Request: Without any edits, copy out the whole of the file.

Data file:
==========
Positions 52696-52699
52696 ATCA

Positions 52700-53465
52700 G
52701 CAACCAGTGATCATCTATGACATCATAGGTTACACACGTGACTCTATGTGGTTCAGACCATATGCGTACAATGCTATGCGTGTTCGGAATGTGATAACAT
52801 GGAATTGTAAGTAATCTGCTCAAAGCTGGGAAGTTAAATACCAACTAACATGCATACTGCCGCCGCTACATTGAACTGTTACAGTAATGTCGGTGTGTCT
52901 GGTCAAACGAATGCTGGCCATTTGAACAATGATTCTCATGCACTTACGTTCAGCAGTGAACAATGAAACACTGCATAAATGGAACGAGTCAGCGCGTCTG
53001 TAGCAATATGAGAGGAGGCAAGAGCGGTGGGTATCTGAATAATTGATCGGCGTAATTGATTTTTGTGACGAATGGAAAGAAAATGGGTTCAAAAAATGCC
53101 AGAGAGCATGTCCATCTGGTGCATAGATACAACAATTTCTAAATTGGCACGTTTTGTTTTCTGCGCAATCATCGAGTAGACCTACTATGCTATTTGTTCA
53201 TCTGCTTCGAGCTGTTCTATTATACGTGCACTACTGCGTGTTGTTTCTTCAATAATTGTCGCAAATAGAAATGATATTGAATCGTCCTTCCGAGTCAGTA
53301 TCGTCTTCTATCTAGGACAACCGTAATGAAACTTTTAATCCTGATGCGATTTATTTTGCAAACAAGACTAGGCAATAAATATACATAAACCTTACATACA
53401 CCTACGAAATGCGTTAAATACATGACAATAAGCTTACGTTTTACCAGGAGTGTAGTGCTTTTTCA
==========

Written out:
Positions 52696-52699
52696 ATCA

Positions 52700-53465
52700 G
52701 CAACCAGTGATCATCTATGACATCATAGGTTACACACGTGACTCTATGTGGTTCAGACCATATGCGTACAATGCTATGCGTGTTCGGAATGTGATAACAT
52801 GGAATTGTAAGTAATCTGCTCAAAGCTGGGAAGTTAAATACCAACTAACATGCATACTGCCGCCGCTACATTGAACTGTTACAGTAATGTCGGTGTGTCT
52901 GGTCAAACGAATGCTGGCCATTTGAACAATGATTCTCATGCACTTACGTTCAGCAGTGAACAATGAAACACTGCATAAATGGAACGAGTCAGCGCGTCTG
53001 TAGCAATATGAGAGGAGGCAAGAGCGGTGGGTATCTGAATAATTGATCGGCGTAATTGATTTTTGTGACGAATGGAAAGAAAATGGGTTCAAAAAATGCC
53101 AGAGAGCATGTCCATCTGGTGCATAGATACAACAATTTCTAAATTGGCACGTTTTGTTTTCTGCGCAATCATCGAGTAGACCTACTATGCTATTTGTTCA
53201 TCTGCTTCGAGCTGTTCTATTATACGTGCACTACTGCGTGTTGTTTCTTCAATAATTGTCGCAAATAGAAATGATATTGAATCGTCCTTCCGAGTCAGTA
53301 TCGTCTTCTATCTAGGACAACCGTAATGAAACTTTTAATCCTGATGCGATTTATTTTGCAAACAAGACTAGGCAATAAATATACATAAACCTTACATACA
53401 CCTACGAAATGCGTTAAATACATGACAATAAGCTTACGTTTTACCAGGAGTGTAGTGCTTTTTCA